Elon Musk works 80 hours of weeks – here's how it affects your health

Changing the world requires hard work. More than 40 hours of work each week are accurate, according to tweet last week by Elon Musk.


CEO SpaceX and Tesla resisted an "unbearable" year that sometimes led him to sleep on the floor in his factory and worked more than 120 hours a week. Billionaire says he has since returned to more "sustainable" 80 to 90 hours a week.

Those who want to imitate the charismatic founder should be cautious, experts say. While shortened hours are the beginning, some warn that long-term working hours can still have a negative impact on human health and productivity.

This is partly about sleep deprivation. Working from 80 to 90 hours a week can mean work from 11 to 18 hours a day, depending on whether you have a weekend. Such a schedule does not leave time for many others, including sleep.

Lack of rest can limit the ability of a person to concentrate and creatively think. "Deprivation of sleep causes cognitive impairment that can lead to dangerous and costly mistakes and accidents at work," says Janet Kennedy, clinical psychologist and founder of the NYC Sleep Doctor. "It also makes us more susceptible to illness, depression and anxiety – all of which compromises productivity."

While naming Musk to prolong working time, Kennedy points out that "he still does not have enough time to recharge." These 80 hours are likely to be very intense, he says, and may not include the time spent tied to work via email, text, or social media.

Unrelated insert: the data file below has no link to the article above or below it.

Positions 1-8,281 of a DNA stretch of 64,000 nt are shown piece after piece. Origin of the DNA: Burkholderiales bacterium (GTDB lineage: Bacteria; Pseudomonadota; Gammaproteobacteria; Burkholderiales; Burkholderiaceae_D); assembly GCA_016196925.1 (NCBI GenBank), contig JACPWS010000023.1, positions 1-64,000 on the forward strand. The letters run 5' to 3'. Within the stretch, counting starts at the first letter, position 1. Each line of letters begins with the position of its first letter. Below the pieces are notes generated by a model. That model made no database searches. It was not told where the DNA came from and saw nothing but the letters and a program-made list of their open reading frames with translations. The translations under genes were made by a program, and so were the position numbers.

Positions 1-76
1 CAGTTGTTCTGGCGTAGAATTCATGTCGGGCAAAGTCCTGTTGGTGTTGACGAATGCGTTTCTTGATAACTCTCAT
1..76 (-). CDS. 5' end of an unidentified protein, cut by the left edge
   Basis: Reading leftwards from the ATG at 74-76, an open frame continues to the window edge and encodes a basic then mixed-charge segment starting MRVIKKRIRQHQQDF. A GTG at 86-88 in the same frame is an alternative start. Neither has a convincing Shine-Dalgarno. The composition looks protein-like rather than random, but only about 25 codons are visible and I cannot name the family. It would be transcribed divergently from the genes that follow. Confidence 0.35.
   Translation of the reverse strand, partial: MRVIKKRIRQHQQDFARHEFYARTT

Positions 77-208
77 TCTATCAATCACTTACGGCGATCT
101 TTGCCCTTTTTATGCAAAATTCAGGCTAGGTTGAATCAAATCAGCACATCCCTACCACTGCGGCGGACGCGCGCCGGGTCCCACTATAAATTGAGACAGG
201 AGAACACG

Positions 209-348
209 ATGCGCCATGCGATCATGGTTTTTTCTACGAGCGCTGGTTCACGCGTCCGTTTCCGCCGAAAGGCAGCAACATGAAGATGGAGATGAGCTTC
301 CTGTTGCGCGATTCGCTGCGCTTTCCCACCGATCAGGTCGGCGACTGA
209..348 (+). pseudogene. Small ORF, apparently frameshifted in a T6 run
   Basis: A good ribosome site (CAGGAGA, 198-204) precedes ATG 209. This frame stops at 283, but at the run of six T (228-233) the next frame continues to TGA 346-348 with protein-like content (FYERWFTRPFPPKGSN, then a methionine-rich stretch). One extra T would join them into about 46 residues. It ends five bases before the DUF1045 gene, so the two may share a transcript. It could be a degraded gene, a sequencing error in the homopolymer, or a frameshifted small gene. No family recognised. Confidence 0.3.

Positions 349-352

Quality sleep is not just about getting seven hours closed eyes, warns. The brain needs time to transition, slow down and let the body repair itself. "Stress has a tremendous fee, especially when it's unbearable," says Kennedy, observing that adrenaline accompanies stress and masks the need for rest.

Musk confirmed that his team also added long hours, sometimes up to 100 hours a week. "There was no other way to do it," he said in a Recode interview this year, explaining the challenges automobile companies face to remain successful.

Musk recognized the need for change. In November Musk had to admit that he had moved into a "work plan, but not a noble schedule of work," and journalist Kara Swishero said the founder seems to be resting.

Still, during the toughest moments of this year, he said: "I would rather sleep, work, sleep for several hours, work seven days a week."

Musk also discovered that his 120-hour plan left a feeling of exhaustion, "walnut," as if he "fired a lot of neurons."

"No one should devote so many hours of work," Axios said last week. "It's not recommended to anyone."

He admitted that the pain level increased significantly after exceeding the 80-hour mark.

He added, "If you work 120 hours a week, you will be a bit nice."

Some Silicon Valley leaders, such as the founder of Reddit Alexis Ohanian, began to speak against long hours that have become synonymous for business in recent years. Continuous "hunger," no time for family or rest "has harmful effects not only on your business but also on your well-being," he said at a European Technology Conference earlier this month.

Those who want to create great things should keep in mind that even a 80-90 hour work week can be difficult to keep for most people, especially at the highest level of performance. "It is very likely to be quantified," says Kennedy. "This stress rate has a real impact."

Poor concentration, difficulty finding your words, and inadvertent falling asleep are all signs that you could be overworked and achieve your breakpoint, he says.

"Productivity requires fuel and we all have to recharge to keep it," says Kennedy. "Even Tesla must be involved once in a while."

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